Gag VS Snaffle bit for harshness?
   

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Gag VS Snaffle bit for harshness?

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  • French gag snaffle bit
  • Gag snaffle bit

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    11-01-2012, 09:29 PM
  #1
Foal
Arrow Gag VS Snaffle bit for harshness?

My question today is about gag bits and whether or not you'd deem them harsh. Yes we know the "any bit is harsh in the wrong hands" way of thinking, which of course is true, but people have differing opinions on different bits so let's hear it.

My gelding was being ridden in a single jointed eggbutt snaffle, which he completely ignored. I took it back to ground work, worked flexing and stopping, directing reining from the ground. He improved for direct reining but never got good brakes, he would just plunge his chin to his chest and keep and walking. Two trainers I asked both told me to really snap back hard on the reins when he ignores, but this was brutal, and I'm not in it to hurt the horse.

SO I looked at different bits at my local tack shop and brought this one home, it is a 4 ring french link gag: http://www.onlineforequine.co.uk/519...4-ring-gag.jpg

My way of thinking was, this is a 'watered down curb' in that it applies poll pressure with leverage, and pulls back on the lips but is very easy on the bars of his mouth. In fact the mouthpiece stays in almost the same spot when you pull back. I liked the french link since there wouldn't be any of that nut-cracker action as they call it, and because it's not a solid mouthpiece like a curb I get great lateral flexion. Anywho, he stops great in this, no pulling contest, he no longer does his impression of rollkur, nothing. He stops, and backs - it's awesome!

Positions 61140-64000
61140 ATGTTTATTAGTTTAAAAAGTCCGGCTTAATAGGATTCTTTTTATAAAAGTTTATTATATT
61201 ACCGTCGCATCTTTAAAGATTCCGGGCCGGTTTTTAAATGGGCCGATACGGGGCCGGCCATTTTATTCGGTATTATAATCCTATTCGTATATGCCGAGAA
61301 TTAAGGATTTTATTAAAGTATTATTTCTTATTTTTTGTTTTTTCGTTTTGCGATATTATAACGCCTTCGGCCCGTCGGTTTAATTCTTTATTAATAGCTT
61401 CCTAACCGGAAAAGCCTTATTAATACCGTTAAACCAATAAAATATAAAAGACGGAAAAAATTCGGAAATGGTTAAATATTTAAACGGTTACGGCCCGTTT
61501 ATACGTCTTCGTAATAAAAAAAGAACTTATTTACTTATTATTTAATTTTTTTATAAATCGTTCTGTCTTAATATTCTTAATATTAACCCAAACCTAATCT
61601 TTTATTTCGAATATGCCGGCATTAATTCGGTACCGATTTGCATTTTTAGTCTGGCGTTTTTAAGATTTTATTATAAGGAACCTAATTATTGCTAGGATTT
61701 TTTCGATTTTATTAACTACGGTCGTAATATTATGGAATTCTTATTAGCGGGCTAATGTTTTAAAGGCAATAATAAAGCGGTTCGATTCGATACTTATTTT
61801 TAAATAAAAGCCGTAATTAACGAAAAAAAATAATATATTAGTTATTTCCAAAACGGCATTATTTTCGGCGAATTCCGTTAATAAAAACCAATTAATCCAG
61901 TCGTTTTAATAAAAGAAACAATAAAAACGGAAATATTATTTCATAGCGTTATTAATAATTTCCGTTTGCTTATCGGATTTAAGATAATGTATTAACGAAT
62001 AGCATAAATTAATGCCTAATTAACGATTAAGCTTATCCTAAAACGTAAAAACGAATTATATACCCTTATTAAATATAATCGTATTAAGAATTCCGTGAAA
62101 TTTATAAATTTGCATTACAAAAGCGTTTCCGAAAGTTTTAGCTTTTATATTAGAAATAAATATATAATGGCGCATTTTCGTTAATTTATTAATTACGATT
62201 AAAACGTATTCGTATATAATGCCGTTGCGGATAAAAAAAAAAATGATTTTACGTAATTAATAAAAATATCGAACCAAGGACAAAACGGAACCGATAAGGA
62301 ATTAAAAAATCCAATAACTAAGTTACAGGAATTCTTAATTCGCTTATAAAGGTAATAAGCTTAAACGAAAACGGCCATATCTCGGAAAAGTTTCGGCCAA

So the question is, does my argument for this bit hold true, is it a gentle bit like I believe it is, or do you guys agree with the online community in general, saying this gag is harsh and unnecessary? Am I being cruel without knowing?
     
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    11-02-2012, 12:39 AM
  #2
Trained
Hi,

No, it's not a 'watered down' anything, but is like a x between a curb & snaffle. I personally think it should be an 'either or' affair, that depending on how you train & use the bit, you should have something like a snaffle OR a curb, not a combo - that's why there are double bridles which have 2 bits, because they're best used in different ways. Eg. Curbs are best used with equal pressure on either side, for vertical flexion, while snaffles are best used with direct reining.
     
    11-02-2012, 03:21 AM
  #3
Super Moderator
Lets get some facts straight!
Firstly this is not a gag bit. A true gag has the cheek pieces running through the bit rings. This just gives you the choice of how much poll pressure you can have by the placement of the reins on the rings.
Secondly it is also nothing like a curb bit. A curb has a chain going around the horses lower jaw.

My answer is that if it works and you are getting the results then keep using it. Some horses go better in a certain type of bit, and the fact that you do not have the single joint in the mouthpiece could be the answer rather than the poll pressure.
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    11-02-2012, 08:46 AM
  #4
Foal
Thumbs up

Quote:
Originally Posted by Foxhunter    
Secondly it is also nothing like a curb bit. A curb has a chain going around the horses lower jaw..
So curbs main action point is that chain under the jaw? OOoooh I never knew that, I thought it was poll/tongue pressure. Good to know!

Quote:
Originally Posted by Foxhunter    
Some horses go better in a certain type of bit, and the fact that you do not have the single joint in the mouthpiece could be the answer rather than the poll pressure.
That is definitely possible! And because I can switch to having my reins on the mouthpiece-loop, I can use it as just a french link snaffle. Once I get his woah off only my seat/legs, I will switch it up.

Thanks for the info!! I know some also call this an "elevator" bit, but the online shopping sites & the tag it had on it said gag, I did not know there was a difference ahaha. D'oh! Trust no one, eh? I mean how many tom thumbs have I see labeled snaffle...
     
    11-02-2012, 11:28 AM
  #5
Yearling
I ride western, but that IS a Gag Bit. There is more then one type of gag....

And with this gag it is a curb as well and would have the chain to add pressure under the chin but would also have poll pressure when pulled.

Any bit is only as harsh as the hands make it...some horses do great in snaffles and don't get hard or try and figure out the bit. While some horses DO need something a little different every now and again when they are basically flipping you the hoof which it sounds like your horse was doing. To evade the bit he would just tuck his chin and go on.
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    11-02-2012, 11:41 AM
  #6
Green Broke
Quote:
Originally Posted by KeroKero